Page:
I am sorry to yet again do a posting. Well, not very sorry, just a bit.
Yesterday I realised I have more to learn. I was told I have no air going through the lowest part of my right lobe, so a chest infection. That caused me some possibly unnecessary concerns. At the time I was not thinking clearly enough to ask.
I realise I don’t know what can be meant by a chest infection. I know full well it is an umbrella term for things like bronchitis and pneumonia, and other stuff, but what more precisely is a chest infection? I do understand the words ‘chest’ and ‘infection’. I always like to understand what is going on with me, and don’t like this feeling of slight confusion. So if anyone can give me a bit more of an explanation I would be grateful.
With a chest infection airways become inflamed irritated and can close off... meaning air doesn't get to some parts of your lung,usually the bottom where the infection has settled and turned nasty
I would say you have a bacterial infection and should be on antibiotics if that's what the doctor has said (and would be surprised if your not)... standard practice for asthmatics is some antibiotics and a "boost" of steroid tablet... although not all doctors will give the extra steroids the reason being that steroids weaken the immune system so they need to balance the infection and asthmatic symptoms and work out what they think is best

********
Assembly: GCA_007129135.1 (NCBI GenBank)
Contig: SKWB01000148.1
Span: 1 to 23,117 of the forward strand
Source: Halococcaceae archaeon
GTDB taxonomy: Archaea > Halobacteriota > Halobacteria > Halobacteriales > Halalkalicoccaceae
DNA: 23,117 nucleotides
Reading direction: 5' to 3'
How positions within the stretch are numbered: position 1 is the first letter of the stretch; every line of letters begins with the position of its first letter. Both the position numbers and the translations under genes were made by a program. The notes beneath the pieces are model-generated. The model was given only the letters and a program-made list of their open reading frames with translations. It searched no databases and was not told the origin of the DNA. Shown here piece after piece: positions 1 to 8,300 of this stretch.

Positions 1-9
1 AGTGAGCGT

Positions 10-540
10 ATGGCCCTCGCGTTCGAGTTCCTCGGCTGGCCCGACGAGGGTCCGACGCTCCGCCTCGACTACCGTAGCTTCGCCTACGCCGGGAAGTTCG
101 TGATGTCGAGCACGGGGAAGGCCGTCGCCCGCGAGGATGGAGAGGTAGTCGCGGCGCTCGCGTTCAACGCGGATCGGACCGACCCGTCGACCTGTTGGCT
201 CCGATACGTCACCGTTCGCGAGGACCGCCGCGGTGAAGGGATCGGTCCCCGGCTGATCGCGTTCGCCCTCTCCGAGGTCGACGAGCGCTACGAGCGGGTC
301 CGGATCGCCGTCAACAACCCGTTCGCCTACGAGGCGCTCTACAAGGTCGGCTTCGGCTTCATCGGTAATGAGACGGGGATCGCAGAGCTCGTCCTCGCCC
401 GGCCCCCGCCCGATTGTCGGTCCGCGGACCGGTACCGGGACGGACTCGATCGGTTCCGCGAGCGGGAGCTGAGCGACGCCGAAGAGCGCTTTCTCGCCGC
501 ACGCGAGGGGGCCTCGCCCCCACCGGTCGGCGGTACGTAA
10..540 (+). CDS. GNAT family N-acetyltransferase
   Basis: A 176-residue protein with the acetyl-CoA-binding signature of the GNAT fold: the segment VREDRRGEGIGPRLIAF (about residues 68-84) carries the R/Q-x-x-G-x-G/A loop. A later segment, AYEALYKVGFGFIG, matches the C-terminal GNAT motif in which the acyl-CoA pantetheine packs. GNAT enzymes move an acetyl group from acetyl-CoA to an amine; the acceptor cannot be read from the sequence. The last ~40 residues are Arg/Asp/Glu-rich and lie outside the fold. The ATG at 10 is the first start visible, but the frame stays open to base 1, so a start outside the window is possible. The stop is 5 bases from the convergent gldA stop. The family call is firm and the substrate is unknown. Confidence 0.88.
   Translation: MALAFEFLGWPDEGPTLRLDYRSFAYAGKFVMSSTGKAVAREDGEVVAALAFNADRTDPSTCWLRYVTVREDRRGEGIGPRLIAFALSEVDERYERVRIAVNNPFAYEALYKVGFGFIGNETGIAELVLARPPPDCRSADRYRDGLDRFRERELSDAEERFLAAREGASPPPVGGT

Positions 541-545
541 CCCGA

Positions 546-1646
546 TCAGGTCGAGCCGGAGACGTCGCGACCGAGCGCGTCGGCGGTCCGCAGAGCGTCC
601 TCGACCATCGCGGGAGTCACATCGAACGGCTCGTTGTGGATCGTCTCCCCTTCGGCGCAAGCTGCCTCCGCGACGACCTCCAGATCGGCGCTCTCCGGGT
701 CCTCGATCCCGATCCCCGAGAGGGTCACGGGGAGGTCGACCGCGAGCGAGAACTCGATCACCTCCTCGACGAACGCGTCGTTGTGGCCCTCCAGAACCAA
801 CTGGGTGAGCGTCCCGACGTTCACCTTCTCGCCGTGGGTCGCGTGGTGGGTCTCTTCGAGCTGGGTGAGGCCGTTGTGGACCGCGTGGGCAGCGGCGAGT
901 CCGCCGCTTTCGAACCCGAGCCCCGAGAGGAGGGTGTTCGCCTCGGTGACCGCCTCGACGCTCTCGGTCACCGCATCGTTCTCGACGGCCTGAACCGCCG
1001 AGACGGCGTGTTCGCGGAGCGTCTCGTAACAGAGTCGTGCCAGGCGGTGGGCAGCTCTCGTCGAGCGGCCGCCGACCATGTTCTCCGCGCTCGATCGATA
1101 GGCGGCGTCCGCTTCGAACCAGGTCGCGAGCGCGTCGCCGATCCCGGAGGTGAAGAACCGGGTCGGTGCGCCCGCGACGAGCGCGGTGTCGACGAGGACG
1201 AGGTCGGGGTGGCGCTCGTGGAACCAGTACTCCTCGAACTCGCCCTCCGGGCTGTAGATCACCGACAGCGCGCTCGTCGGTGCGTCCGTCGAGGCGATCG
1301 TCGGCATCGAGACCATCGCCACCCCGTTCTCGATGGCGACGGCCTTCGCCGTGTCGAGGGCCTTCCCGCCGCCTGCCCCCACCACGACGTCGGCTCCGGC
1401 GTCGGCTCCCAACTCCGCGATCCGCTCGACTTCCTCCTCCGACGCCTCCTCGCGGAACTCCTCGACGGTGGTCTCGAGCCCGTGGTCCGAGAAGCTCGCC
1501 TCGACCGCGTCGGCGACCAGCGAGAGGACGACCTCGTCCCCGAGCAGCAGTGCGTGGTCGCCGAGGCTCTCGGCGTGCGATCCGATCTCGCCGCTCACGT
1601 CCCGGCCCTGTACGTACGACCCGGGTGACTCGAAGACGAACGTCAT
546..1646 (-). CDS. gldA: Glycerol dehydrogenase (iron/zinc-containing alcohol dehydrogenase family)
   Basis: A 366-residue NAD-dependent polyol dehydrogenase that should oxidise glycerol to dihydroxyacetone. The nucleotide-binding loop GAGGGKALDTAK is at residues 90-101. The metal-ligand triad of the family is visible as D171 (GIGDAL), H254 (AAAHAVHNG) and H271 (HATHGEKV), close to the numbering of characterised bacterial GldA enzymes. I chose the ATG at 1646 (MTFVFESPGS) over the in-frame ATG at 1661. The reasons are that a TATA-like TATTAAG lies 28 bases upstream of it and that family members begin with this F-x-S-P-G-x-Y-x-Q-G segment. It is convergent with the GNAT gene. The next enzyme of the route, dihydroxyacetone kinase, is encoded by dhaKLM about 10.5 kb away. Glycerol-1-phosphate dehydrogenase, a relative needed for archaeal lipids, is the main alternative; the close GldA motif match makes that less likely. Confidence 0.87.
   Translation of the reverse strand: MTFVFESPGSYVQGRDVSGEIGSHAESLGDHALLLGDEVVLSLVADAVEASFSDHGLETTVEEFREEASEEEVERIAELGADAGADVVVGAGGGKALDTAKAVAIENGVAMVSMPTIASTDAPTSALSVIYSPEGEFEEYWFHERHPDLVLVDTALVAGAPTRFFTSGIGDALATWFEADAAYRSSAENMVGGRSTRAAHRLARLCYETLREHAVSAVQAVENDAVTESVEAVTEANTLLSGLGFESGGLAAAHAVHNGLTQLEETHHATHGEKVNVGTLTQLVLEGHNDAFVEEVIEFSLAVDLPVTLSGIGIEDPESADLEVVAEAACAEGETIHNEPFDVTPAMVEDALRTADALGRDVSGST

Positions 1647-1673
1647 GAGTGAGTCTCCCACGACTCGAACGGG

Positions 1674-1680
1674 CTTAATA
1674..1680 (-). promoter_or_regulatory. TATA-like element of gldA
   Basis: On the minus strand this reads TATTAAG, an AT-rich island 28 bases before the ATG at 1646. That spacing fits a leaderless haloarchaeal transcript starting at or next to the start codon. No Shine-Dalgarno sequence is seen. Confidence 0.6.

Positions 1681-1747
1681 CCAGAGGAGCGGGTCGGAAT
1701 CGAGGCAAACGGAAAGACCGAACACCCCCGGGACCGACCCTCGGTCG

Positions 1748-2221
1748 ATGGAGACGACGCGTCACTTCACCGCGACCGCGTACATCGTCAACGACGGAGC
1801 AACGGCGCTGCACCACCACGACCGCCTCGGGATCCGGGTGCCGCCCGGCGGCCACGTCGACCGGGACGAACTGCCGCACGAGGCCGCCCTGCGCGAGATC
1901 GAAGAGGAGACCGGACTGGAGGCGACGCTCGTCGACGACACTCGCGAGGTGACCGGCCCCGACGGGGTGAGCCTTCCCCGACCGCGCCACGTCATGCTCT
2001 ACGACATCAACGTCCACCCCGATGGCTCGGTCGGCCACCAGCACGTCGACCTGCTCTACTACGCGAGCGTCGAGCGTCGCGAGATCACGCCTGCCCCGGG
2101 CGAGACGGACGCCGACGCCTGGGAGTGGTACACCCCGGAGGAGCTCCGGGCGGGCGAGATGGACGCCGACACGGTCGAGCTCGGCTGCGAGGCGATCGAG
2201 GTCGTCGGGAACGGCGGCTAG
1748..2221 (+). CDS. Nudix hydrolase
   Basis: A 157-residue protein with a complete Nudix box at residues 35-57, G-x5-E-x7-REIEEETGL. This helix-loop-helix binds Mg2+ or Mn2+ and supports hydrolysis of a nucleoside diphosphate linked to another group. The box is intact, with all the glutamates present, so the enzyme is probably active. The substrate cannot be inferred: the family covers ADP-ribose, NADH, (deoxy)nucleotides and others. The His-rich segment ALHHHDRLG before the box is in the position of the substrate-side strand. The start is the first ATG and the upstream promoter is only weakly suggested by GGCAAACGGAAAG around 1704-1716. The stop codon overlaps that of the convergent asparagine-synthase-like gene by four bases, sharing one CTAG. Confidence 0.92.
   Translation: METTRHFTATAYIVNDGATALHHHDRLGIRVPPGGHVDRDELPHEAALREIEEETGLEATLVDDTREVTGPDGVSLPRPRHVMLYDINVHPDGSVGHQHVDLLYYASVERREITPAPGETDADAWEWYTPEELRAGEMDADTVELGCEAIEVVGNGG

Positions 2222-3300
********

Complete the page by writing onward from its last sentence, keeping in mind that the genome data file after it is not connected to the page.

Thank you for you response. That makes sense. Yes, I got both the antibiotics and the steroids, though less than usual dose, and the GP seemed to have some doubt whether I needed it. I also doubled Symbicort when it all started (day before Christmas Eve).
Yes standard for an "asthma flare" is 40-50mg for 5-7 days or until
No longer symptomatic
However a lot of GPS try and give you 30mg for 5 days which will help most asthmatics enough to avoid hospital
Yes that is what I got....and then increased to 7 days if needed. It is less than I am used to.mI have an emergency pack of pred at at home, given to me after my one hospital admission. I would never use it without consulting first, but I do like to have it when I go abroad just in case I struggle to find medical support. I have never needed it, but I do keep it updated = take the equivalent from my old, in date, pack, and put it the new.
Do you get chest infections often?... a really good asthma nurse said to me that could mean you have excess mucus which *could* mean your asthma isn't well controlled